Message for Sophie Egan, a Stanford junior currently in Bologna: relax. You wrote in the New York Times about how hard it is to be twenty, a student in Italy and from Seattle. The same age, occupation and city as Amanda Knox, currently detained in Perugia on suspicion of killing a friend from Britain. You pointed out the merciless opinionising, and the knee-jerk generalisations, about America, young Americans and Seattle (you’re right, it is a magical city). But you’ll have noticed that similar generalisations have been made about Perugia, Italian universities and students away from home. I wrote some myself in this newspaper.
That’s odd. Most people would want to get away from such a tragic place, however the investigations and trials turn out. Unless she has worked out how Italy distributes fame and distinction: on the basis of celebrity, irrespective of any moral judgement. Perhaps the adjective "moral" upsets you. Let’s put it this way. Italy lacks the National Decency Minimum (NDM) that stops suspects and convicts from becoming celebrities. NDM is instinctive. You can’t impose it by law. And our NDM – if we ever had one – is no longer working.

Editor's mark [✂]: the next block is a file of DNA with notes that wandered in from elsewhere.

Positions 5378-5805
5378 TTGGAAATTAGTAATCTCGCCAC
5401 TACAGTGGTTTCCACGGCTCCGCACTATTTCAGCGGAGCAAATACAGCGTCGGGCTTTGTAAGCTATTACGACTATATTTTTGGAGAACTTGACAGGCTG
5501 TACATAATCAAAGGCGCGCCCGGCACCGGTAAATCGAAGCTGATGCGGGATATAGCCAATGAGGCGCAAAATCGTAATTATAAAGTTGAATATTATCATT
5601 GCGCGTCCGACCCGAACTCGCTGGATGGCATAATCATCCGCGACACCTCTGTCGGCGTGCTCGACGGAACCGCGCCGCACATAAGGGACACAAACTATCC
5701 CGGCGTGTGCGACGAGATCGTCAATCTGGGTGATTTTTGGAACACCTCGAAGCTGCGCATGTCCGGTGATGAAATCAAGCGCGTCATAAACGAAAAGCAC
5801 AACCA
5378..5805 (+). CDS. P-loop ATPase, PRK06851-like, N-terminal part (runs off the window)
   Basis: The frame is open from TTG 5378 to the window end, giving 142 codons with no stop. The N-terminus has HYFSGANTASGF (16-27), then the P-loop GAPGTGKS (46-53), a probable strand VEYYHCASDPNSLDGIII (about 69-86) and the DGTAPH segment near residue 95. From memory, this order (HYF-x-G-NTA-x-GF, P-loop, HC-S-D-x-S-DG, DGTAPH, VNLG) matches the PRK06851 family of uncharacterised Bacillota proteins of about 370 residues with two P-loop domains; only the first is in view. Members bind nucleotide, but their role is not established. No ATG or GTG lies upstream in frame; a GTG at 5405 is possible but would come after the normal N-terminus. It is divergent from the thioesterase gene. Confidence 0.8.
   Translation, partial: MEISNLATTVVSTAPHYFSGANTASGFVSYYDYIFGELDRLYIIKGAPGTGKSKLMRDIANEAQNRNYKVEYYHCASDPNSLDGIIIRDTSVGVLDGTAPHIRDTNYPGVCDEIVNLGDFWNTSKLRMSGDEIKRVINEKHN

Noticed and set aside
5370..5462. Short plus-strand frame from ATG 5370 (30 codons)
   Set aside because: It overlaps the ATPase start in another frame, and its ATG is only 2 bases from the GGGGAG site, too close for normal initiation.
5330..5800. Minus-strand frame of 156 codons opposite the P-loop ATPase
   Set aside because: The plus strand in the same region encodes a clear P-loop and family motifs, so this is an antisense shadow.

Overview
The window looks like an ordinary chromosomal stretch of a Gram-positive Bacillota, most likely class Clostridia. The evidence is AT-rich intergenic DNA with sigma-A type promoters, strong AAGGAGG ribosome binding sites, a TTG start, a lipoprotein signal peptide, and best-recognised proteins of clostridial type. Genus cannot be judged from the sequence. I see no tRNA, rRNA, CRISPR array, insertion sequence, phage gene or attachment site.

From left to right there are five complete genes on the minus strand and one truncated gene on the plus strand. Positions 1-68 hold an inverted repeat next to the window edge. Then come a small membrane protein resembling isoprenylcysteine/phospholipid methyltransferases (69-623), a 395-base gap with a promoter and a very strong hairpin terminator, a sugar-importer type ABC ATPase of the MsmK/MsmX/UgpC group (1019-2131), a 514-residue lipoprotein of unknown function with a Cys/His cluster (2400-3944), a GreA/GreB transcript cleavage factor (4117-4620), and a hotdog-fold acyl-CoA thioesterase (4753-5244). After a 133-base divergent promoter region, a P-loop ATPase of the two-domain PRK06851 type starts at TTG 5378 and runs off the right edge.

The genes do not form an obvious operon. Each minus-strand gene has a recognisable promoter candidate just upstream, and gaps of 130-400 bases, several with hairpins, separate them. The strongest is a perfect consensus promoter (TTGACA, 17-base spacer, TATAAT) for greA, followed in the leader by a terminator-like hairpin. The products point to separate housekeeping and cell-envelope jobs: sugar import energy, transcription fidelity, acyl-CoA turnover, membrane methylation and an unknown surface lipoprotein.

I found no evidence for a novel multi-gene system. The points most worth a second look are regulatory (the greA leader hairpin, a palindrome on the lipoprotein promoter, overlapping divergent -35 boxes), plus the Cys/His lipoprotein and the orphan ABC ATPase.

If Amanda were released – on remand or because the charges have been dropped; it doesn’t matter – she’d have Italy at her feet. She’s got the fame, the face, the story and the right age. The frenzied attention that surrounds her today – and which, rightly, disturbs you, Sophie – will turn into stardom. It’s up to Amanda but if she is so inclined, Italian public opinion is primed to put her on the A-list.
A word of advice, twenty-year-old Sophie from Seattle. Don’t let a few people’s over-hasty reactions bother you. They’re far less dangerous than near-universal superficiality. And while we’re on the subject: now you’ve written your article, try to steer clear of television.